Reason No. 635 Why I Love Our Doctor

We have an appointment with the allergist on Tuesday afternoon! It typically takes six weeks to get in to see a specialist, and it's taken us exactly one week to get in.


Friday, March 10, 2006

I Passed my Test!

It was by the skin of my teeth, but I passed ARe 144 Reinsurance Principles and Practices offered by the American Institute for CPCU and Insurance Institute of America. Of course, if I had studied for more than 10 hours, I would have done better than a pass on the teensiest, tiniest of margins.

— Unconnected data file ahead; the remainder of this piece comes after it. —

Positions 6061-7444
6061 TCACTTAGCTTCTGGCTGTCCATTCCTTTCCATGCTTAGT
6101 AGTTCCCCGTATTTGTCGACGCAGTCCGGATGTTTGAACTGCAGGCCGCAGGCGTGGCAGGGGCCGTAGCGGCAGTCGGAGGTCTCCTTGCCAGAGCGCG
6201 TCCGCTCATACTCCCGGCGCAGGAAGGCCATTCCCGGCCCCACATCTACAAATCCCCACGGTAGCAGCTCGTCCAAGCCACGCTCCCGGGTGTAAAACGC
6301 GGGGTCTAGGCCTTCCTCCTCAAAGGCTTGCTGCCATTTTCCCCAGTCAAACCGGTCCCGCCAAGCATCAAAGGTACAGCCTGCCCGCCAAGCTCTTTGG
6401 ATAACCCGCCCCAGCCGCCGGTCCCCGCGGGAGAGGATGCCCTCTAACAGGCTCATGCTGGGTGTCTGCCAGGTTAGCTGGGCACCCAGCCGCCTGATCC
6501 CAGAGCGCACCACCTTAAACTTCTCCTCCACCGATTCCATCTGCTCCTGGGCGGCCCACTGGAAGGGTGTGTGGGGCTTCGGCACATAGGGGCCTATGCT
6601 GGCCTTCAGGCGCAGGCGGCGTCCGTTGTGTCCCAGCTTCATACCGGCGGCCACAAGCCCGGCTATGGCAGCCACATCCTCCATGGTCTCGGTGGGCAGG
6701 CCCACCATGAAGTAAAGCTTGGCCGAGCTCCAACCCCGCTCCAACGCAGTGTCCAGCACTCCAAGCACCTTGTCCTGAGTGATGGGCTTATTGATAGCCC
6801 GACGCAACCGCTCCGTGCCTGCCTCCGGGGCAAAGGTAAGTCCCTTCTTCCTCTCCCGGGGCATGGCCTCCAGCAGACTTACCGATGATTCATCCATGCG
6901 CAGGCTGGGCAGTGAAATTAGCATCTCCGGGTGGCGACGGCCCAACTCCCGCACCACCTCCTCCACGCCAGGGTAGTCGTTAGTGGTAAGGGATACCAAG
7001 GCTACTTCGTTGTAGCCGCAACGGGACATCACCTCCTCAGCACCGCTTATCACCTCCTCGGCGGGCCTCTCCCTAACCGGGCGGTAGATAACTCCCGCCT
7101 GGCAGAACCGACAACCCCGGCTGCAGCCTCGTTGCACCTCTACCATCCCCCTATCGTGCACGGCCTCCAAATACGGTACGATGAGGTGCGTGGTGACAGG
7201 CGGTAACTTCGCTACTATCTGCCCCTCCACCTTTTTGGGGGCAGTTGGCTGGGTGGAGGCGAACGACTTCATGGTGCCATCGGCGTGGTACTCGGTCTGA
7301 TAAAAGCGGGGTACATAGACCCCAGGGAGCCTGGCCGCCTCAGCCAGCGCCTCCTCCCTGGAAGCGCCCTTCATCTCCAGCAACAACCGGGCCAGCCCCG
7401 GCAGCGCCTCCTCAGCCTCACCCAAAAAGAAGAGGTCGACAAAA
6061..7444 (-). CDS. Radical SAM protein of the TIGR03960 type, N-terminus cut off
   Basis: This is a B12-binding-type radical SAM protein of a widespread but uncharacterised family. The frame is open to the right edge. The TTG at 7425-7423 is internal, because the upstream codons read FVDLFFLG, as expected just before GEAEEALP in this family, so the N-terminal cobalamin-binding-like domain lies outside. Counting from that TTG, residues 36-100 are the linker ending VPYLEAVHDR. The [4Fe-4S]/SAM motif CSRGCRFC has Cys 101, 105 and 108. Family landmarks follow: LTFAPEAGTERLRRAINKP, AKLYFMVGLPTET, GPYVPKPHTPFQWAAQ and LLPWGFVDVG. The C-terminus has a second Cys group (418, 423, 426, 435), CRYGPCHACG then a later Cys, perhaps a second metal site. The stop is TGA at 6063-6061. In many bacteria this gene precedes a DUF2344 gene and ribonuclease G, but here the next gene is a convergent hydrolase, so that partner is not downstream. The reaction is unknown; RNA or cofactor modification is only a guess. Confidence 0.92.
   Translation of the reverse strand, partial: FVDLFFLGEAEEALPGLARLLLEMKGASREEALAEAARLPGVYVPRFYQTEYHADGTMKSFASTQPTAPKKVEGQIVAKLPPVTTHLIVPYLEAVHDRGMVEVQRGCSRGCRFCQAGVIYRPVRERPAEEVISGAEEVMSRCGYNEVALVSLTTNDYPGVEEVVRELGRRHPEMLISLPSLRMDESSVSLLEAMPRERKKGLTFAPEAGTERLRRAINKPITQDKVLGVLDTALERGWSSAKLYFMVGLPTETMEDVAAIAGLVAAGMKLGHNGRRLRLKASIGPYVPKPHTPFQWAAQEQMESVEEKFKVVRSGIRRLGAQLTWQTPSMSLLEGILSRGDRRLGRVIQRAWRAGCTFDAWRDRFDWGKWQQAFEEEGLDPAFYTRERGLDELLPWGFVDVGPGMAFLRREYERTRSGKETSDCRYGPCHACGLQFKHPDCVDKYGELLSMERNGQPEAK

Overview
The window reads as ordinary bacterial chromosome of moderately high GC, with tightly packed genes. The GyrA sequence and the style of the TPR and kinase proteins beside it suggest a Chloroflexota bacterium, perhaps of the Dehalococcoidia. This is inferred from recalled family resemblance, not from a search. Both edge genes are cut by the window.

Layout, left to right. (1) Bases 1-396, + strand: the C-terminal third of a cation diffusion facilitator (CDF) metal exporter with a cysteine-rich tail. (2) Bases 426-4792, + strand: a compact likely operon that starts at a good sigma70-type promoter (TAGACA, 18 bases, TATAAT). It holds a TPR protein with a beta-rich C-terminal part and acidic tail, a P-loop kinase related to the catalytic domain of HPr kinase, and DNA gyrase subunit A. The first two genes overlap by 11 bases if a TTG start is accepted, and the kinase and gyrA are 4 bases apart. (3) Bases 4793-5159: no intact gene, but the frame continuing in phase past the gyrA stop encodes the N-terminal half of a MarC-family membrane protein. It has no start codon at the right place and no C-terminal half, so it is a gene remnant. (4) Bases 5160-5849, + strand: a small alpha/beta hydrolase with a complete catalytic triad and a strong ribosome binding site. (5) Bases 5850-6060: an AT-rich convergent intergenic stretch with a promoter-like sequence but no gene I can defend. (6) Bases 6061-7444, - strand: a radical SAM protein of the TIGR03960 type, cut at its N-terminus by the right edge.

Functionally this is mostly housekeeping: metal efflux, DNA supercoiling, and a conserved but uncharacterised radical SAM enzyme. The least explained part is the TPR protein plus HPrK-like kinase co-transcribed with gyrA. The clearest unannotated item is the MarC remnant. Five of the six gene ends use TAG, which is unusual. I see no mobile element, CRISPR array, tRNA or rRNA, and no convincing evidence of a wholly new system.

All I have left to get my Associate in Reinsurance is ARe 145, which is a readings in reinsurance class. Then, I can take the one remaining exam I need to get my Associate in Regulation & Compliance. Then maybe after that, I will take the risk management classes... LOL! I'm obsessed!

The last test I took of any kind (well, except for pregnancy related tests, LOL) was back in November 2003. Sheesh, I didn't realize it had been so long since I indulged in my bizarre little obsession with taking insurance courses. Oh well, Mr. W. doesn't complain too much. Partly because I do wait until the last minute and only study for a couple of days so our family life isn't disrupted too badly, and partly because the company gives me a little incentive payment when I pass. I'm using part of this one to buy the latest Harry Potter movie.